Must see: 13 Best Portable AC for Cars and Trucks and Our Best Picks for You is…

Car Heater Blowing Cold Air Intermittently [FAQs]:

If you are called for work early in a december morning, you are freezing, but the heater in car is not blowing hot air, several questions (such as how does a car heater system work, why is my car heater not blowing hot air when idling or driving, and how to fix a car heater blowing cold air) come to your mind.

While all the possible reasons have been discussed above, it doesn’t stop you from wondering; why car blows cold air when idle and warm air when moving, how much does it cost to replace a heater core, or what are the symptoms of a bad thermostat in your car? Right?

Well, don’t worry! Here are some of these most frequently asked questions answered for your ease to fix a car blowing out cold air instead of heat. Let’s check them out:

How Long Should You Let Your Car Warm Up in the Winter?

Well, it is your car, and it was out in the garage all night. Warming up your car isn’t essential unless it is a 30-year old vehicle that hiccups as you drive. For less than 30-year old or newer cars, you only need to give it 30 seconds or so.

Don’t just start it and get it out on the road. In the winter season, you need to be patient so that you don’t freeze when you step inside it. Drive it out of the garage and turn on the defroster and the engine. Let the engine run for at least 30 seconds.

If your car is out in the open and it is covered in snow, remove the snow and let it run for almost a minute or so. Then step in and start it. Drive slow for the first 5 to15 minutes so that the engine has time to warm up properly.

How Much Does It Cost to Replace a Heater Core in a Car?

If your car heater blows cold air, then hot, and the problem is with the heater core, you wonder how much does it cost to replace a bad heater core. Isn’t it?

The heater core is situated under the dashboard or the passenger side firewall. If it gets clogged or some other problem arises, it needs to be flushed or replaced.

While the average heater core flush service will cost you $80 to $90, the replacement cost may come around $564 to $927. This cost depends upon various factors such as the parts that need to be replaced, the labor cost where you live, and the time required to fix it.

How Do I Know If My Car Needs a Thermostat?

You must look for symptoms of a bad thermostat in the car if your car heater blows cold air. You need to check if: If your car engine is overheating in no time, or If the temperatures are changing dramatically, or The coolant is leaking around the thermostat, or Car heater not blowing hot air.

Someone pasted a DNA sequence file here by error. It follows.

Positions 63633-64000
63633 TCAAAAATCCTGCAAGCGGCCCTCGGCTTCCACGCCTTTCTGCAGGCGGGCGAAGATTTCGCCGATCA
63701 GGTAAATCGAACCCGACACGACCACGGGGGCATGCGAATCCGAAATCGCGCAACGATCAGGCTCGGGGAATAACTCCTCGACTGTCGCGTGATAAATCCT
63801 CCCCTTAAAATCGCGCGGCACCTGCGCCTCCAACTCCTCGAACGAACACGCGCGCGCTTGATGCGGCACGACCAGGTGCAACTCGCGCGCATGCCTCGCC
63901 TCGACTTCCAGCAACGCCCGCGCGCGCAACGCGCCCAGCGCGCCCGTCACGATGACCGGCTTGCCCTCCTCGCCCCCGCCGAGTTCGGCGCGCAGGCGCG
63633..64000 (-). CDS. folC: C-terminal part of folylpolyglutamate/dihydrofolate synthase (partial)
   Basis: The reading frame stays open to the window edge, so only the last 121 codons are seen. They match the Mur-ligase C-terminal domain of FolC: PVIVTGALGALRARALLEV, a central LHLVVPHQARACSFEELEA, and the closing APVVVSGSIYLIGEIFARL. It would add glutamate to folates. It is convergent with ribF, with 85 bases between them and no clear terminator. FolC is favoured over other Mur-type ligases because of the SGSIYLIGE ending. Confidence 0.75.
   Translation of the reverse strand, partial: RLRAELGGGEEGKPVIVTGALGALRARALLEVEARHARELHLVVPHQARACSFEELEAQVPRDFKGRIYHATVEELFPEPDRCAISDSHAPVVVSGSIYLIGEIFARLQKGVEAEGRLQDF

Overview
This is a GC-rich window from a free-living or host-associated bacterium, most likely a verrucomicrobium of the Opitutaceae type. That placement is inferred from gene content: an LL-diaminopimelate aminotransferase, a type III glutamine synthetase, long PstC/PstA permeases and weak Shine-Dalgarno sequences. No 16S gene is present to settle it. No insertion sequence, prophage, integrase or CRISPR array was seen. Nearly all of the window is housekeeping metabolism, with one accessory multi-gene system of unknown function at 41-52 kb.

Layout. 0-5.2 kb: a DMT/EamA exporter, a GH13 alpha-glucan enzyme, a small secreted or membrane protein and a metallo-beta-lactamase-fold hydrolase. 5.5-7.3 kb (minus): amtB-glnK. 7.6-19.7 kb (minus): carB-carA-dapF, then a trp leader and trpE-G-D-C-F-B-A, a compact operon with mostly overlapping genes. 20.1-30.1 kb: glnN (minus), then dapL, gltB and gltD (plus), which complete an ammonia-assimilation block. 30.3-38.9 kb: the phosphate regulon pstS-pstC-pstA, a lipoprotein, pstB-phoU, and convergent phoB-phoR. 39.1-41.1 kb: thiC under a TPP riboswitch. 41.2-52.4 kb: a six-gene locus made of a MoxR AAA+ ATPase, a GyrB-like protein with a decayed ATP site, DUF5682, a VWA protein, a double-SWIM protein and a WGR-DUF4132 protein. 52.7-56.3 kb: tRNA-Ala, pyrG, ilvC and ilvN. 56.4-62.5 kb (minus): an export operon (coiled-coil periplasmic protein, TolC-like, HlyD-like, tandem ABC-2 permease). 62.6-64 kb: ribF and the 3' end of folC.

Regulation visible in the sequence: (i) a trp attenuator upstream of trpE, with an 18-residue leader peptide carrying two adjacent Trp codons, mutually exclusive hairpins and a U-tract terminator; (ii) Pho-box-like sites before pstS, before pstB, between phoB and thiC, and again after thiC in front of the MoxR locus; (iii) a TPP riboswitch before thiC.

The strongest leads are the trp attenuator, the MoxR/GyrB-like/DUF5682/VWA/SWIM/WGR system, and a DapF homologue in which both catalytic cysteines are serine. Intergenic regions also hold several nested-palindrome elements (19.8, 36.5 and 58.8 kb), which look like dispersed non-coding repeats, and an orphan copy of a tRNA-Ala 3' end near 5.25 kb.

If any of these symptoms are visible, take your car to the mechanic and get it checked. Of course, you can also check it at home, but if you are not very handy with car parts, professional help is recommended.

How to Fix a Car Heater Blowing Cold Air – Author’s View

This problem doesn’t start all of a sudden, and you face it if you neglect your car and maintenance. And when the winters arrive, and you turn on the heat, you feel disappointed and start thinking, “Why is my car heater not blowing hot air, and how to fix it if the car heater not working blowing cold air?”.

This comprehensive guide has explained the 9 possible reasons why your car heater is not blowing hot air and how to fix it. If the cold air blowing out of vents when heat is on in car, go through the above-explained methods and check all the essential components of the car heating system individually.

Sometimes, you can fix the car blowing out cold air instead of heat problems all by yourself, while sometimes, calling a professional for the job is the best option.

The most common problems that affect the car heating system are thermostat problems when your reading does not stir from “C,” and the cold air in the car seems to kill you. Then there are broken heater controls in plain sight, but you don’t suspect them to betray you.

One more usual problem is the coolant leak or low coolant level in the car, which car owners most often experience. Look for the puddle under your vehicle and confirm that it is not water.

The water leak is also a considerable problem. Be it any kind of leak from your car, and it needs to be fixed. The best and quick solution to deal with a car heater blowing cold air instead of hot air is to take it to a professional. The cost of fixing different problems varies depending upon the “to-be-replaced” parts and labor cost. That’s all!

We hope now you know everything about the car heating system components, how they work to keep you warm inside your car, and how to fix a car heater that blows cold air then hot. If you found this guide, “why is my car heater blowing cold air and how to fix it?” helpful for you, feel free to share it with your friends. Have an excellent winter driving!

You may also be interested in checking out:

About Jace

I am an automotive enthusiast who loves to be around cars and pickup trucks. Applying innovative car care products and installing different latest car accessories are my hobbies. Also, I love sharing my adventurous experience with car lovers.

Leave a Comment